Then, on August 6, 2013, an “intact” leftover product from one of the victim’s homes in Washington State tested positive for one of the PFGE patterns of Salmonella Heidelberg linked to this outbreak. In the following days, the FSIS held a second telephone conference with Foster Farms and began intensive testing of Foster Farms raw chicken products. Again, Foster Farms issued no recall.
While the investigating was ongoing, and the number of victims continued to climb, the first localized outbreak was identified. On September 30, 2013, a number of victims reported eating rotisserie chicken from a Costco Store in San Francisco – Foster Farms chicken was used. Within a week, on October 7, 2013, the FSIS issued a “Notice of Intended Enforcement” to Foster Farms and released a “Public Health Alert.” The following day the CDC publically announcing its outbreak investigation. On October 11th, laboratory testing confirmed that the leftover cooked rotisserie chicken sold at the Costco in San Francisco was contaminated with one of the outbreak strains of Salmonella Heidelberg. This led to the first recall of a Foster Farms product, with the FSIS announcing the recall of 23,000 units of cooked rotisserie chicken products sold at the San Francisco Costco.
Again, Foster Farms issued no recall.
In January of 2014, the CDC indicated the outbreak was over. But soon thereafter, over fifty new cases were discovered and the investigation was reopened. Now, as of May 22, 2014, 5714 victims have been identified in 27 states and Puerto Rico, with at least seven PFGE patterns of Salmonella Heidelberg traceable back to Foster Farms facilities and Foster Farms Chicken. Still, no recall has been issued by Foster Farms.
Cockroach Infestation Closed the Livingston Plant – Problems Not Being Corrected
The massive and ongoing infection of consumers by Salmonella Heidelberg is a clear indication that the operations at the Foster Farms production facilities are inadequate and that no proper corrective action has taken place. Foster Farms has now been aware of the problem for over a year and has neither issued a full recall nor corrected the problems. And although it is not clear if there is a direct connection, in January an inspection of the Livingston, California Foster Farms facility uncovered an infestation by cockroaches so significant the facility was closed by the United States Food Safety and Inspection Service (FSIS), a branch of the Unites States Food and Drug Administration (FDA). What is clear, from either the cockroach infestation or the outbreak of salmonella itself, is that Foster Farms Brand Chicken is being produced without proper adherence to safe and sanitary food handling and production practices.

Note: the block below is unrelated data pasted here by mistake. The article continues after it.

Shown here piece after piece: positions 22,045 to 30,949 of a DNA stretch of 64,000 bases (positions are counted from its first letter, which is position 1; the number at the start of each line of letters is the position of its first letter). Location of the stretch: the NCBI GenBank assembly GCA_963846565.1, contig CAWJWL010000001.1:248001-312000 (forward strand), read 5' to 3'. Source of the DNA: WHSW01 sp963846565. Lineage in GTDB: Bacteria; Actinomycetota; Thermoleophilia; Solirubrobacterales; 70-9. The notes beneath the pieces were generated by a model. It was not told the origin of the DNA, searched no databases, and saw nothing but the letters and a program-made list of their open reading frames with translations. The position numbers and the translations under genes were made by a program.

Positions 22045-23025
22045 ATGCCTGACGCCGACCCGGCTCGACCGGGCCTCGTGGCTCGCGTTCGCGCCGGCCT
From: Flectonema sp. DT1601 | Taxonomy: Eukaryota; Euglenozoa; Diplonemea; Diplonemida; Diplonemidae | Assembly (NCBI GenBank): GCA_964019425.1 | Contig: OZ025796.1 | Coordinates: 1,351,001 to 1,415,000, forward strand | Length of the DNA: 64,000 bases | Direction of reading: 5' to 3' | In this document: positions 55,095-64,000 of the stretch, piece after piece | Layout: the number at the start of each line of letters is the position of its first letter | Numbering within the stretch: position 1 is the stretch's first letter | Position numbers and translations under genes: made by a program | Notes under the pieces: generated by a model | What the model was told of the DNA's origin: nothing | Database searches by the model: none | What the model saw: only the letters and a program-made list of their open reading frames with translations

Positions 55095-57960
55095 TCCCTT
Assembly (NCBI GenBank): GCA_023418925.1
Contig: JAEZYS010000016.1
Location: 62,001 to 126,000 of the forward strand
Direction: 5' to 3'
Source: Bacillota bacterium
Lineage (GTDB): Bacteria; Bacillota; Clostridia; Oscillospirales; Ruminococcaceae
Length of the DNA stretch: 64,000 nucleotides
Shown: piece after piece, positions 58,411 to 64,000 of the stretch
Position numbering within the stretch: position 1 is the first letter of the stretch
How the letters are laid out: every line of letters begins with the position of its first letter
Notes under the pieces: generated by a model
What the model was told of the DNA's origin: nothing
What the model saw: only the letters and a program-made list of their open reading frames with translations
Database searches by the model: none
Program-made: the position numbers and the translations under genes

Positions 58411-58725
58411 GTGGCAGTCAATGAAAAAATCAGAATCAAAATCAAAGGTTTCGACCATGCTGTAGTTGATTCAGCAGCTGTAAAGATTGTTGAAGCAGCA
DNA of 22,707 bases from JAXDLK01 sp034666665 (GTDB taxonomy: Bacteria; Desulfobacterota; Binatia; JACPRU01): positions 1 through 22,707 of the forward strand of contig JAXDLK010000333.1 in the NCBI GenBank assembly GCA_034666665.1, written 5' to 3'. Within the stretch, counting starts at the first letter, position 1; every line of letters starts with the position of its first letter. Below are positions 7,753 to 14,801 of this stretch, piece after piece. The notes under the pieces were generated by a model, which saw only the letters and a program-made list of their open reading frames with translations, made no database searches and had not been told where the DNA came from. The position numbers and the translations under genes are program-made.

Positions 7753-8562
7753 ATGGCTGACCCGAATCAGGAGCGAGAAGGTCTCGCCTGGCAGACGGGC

Foster Farms, for its part, is boasting that the occurrence of salmonella in its product is below 10 percent, what is considers a low occurrence level. What is clear, however, is that Foster Farms Brand Chicken is the only major brand of poultry currently embroiled in an outbreak of this magnitude and duration. What is also clear is that potential Foster Farms salmonella lawsuits and claims are beginning to mount.
Ron Simon & Associates Currently Representing Victims
The salmonella lawyers at Ron Simon & Associates are currently representing many victims in the Foster Farms Salmonella Outbreak, most who reside in California, and is actively interviewing others. “The fact that an innocent consumer gets sick after eating a product they purchase form a local grocery store, or a restaurant, is wrong,” says national salmonella lawyer Ron Simon. And the lawyers of Ron Simon & Associates, who have handled thousands of salmonella claims, intend to seek damages, including lost wages, medical costs, and pain and suffering on behalf of its current clients, as well as other potential victims of this outbreak, by filing Foster Farms salmonella lawsuits and/or claims. If you or a loved one has been diagnosed with Salmonella Heidelberg, call the attorneys at Ron Simon & Associates at 713-335-4900.